Maryland Gov. Martin O’Malley (D) signed legislation Monday that will increase the state’s minimum wage for most workers to $10.10 by 2018, the last major legislative priority of his tenure.
O’Malley said the wage increase is needed to help parents who work one, two or sometimes three low-paying jobs but still struggle to provide for their families.
“It is not fair, it is not right, it is not just that people should play by the rules, work 16-hour days and still be raising their children in poverty,” O’Malley said at a ceremony Monday morning, during which he signed more than 200 bills into law.
U.S. Labor Secretary Thomas Perez attended the ceremony and praised Maryland for “leading on this issue.” President Obama has asked state and local leaders to increase the minimum wage to at least $10.10, something that Congress has yet to do.
“When you put money in people’s pockets, people spend it,” Perez said. “When people spend it, businesses have to hire more people. When businesses hire more people, everybody benefits. That’s why the minimum wage works.”
The law will gradually increase the state’s minimum wage of $7.25 an hour to $10.10 by July 2018 — two years later than O’Malley originally proposed. Lawmakers rejected a provision that would have allowed the minimum wage to continue to rise above $10.10 based on inflation. Lawmakers also froze the base wage for workers who receive tips, including restaurant servers, at $3.63 per hour. Many Republicans voted against the legislation, saying that many business owners will struggle to absorb that added cost.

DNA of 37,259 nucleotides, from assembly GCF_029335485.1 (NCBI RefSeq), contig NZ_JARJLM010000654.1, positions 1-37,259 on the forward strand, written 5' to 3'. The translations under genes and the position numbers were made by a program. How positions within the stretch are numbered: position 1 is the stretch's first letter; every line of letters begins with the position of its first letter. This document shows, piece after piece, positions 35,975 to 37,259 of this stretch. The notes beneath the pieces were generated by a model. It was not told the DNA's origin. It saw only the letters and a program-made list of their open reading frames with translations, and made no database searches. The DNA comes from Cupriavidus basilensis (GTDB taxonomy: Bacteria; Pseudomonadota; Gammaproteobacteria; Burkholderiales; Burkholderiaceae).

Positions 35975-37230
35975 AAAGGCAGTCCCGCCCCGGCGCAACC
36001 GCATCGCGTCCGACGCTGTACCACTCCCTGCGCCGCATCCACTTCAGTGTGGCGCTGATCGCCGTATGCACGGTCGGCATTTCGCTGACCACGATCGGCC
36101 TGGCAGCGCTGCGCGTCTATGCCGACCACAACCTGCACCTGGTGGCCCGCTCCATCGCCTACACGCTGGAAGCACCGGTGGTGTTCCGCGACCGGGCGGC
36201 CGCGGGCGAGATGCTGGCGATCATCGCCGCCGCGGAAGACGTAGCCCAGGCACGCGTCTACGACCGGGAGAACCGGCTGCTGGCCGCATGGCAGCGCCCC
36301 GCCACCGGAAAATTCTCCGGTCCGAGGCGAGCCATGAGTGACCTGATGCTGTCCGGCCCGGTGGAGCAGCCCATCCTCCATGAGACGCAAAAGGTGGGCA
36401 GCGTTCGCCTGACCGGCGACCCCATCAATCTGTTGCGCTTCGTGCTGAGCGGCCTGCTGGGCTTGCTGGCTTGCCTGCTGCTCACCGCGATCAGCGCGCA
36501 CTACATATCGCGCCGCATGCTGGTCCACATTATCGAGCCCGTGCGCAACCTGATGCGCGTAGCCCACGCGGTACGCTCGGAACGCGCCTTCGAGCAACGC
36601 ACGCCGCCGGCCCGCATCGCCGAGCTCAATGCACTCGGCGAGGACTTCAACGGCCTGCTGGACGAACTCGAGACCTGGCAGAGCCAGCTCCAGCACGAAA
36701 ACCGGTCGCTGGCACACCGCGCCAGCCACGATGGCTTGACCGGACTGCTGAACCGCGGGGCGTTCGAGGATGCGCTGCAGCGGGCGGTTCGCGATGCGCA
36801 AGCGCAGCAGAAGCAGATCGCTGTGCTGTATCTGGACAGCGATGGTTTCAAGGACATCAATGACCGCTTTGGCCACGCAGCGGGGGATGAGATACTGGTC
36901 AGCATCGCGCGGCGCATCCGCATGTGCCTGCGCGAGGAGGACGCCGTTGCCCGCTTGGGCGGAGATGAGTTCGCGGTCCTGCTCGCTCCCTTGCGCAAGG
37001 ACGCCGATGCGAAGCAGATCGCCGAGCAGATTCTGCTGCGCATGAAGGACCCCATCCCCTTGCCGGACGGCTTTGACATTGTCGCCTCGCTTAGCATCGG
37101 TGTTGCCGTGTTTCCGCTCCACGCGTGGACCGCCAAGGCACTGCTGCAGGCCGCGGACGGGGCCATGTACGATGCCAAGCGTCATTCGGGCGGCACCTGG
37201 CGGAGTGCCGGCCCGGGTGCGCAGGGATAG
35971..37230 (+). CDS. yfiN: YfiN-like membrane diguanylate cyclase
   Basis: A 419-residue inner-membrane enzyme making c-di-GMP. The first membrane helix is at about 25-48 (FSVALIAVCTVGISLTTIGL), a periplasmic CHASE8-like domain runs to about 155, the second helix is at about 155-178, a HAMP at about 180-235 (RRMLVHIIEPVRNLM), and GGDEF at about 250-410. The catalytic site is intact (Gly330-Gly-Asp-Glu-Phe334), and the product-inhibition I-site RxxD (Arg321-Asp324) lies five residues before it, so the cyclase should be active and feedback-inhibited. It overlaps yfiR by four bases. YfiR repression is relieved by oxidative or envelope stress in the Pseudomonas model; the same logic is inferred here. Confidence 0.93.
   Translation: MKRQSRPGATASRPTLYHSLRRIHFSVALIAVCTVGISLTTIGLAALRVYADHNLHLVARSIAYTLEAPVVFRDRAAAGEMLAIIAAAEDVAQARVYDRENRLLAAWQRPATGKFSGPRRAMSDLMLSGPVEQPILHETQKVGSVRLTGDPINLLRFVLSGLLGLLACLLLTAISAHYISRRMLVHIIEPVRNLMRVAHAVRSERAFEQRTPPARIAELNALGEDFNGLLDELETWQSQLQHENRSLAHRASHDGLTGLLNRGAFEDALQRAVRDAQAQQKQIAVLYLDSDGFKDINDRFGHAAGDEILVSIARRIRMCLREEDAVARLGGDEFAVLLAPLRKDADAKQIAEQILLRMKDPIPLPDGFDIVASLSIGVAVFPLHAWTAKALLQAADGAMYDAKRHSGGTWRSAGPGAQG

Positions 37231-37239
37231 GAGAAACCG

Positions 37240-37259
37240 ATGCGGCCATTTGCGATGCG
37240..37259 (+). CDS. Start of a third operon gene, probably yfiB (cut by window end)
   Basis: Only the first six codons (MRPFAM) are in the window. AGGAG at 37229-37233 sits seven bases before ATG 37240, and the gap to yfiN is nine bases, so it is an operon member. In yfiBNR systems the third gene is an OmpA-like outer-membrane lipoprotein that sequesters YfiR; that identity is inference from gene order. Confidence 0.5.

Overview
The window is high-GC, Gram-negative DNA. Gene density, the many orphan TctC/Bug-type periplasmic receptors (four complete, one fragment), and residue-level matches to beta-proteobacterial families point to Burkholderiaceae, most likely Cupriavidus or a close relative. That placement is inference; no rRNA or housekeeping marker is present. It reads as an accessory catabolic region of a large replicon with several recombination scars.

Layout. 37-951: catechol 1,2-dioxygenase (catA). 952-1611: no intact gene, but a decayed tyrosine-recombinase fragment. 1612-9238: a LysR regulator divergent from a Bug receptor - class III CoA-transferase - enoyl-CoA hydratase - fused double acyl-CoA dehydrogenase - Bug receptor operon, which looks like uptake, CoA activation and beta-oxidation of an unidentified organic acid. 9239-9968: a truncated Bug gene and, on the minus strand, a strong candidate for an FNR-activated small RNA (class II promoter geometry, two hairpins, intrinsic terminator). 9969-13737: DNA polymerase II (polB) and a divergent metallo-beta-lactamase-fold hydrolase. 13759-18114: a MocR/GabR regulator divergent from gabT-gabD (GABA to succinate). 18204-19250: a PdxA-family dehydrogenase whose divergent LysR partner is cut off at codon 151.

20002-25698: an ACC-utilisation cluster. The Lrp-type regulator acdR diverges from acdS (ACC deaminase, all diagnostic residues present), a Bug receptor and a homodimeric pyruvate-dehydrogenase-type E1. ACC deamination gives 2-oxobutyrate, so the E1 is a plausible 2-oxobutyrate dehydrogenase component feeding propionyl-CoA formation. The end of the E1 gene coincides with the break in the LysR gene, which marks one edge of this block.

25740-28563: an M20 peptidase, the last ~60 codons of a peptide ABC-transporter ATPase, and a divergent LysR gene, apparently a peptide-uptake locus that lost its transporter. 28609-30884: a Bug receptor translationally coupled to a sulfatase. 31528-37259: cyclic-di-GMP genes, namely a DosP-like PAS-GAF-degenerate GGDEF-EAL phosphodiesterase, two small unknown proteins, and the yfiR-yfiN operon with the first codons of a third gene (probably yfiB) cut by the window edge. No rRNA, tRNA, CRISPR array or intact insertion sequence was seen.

O’Malley also signed two bills that are expected to help colleges reduce high-risk drinking and help students who consume too much. One is a “Good Samaritan” law that will provide limited immunity to people who seek medical assistance for someone who has become sick after drinking or consuming illicit drugs. The other will ban the sale of grain alcohol, which is 190-proof or higher, starting July 1. A coalition of college presidents and public health advocates have been pushing for this ban for three years, saying that it causes students to quickly become dangerously intoxicated.
“You can drink a lot less of it, not know you are consuming it, and suddenly find yourself in a situation, even unconscious, without even knowing how you got there,” said Jonathan Gibralter, the president of Frostburg State University, who has made the reduction of high-risk drinking on his campus one of his highest priorities.
Among the other pieces of legislation that O’Malley signed:
●A bill that increases the number of syringes and needles distributed by an AIDS prevention program in Baltimore.
●A bill that requires most employers to give their workers six workweeks of unpaid parental leave and to maintain health insurance coverage during that time.
●A bill that requires drivers to change lanes if they see a tow truck stopped on the side of the road.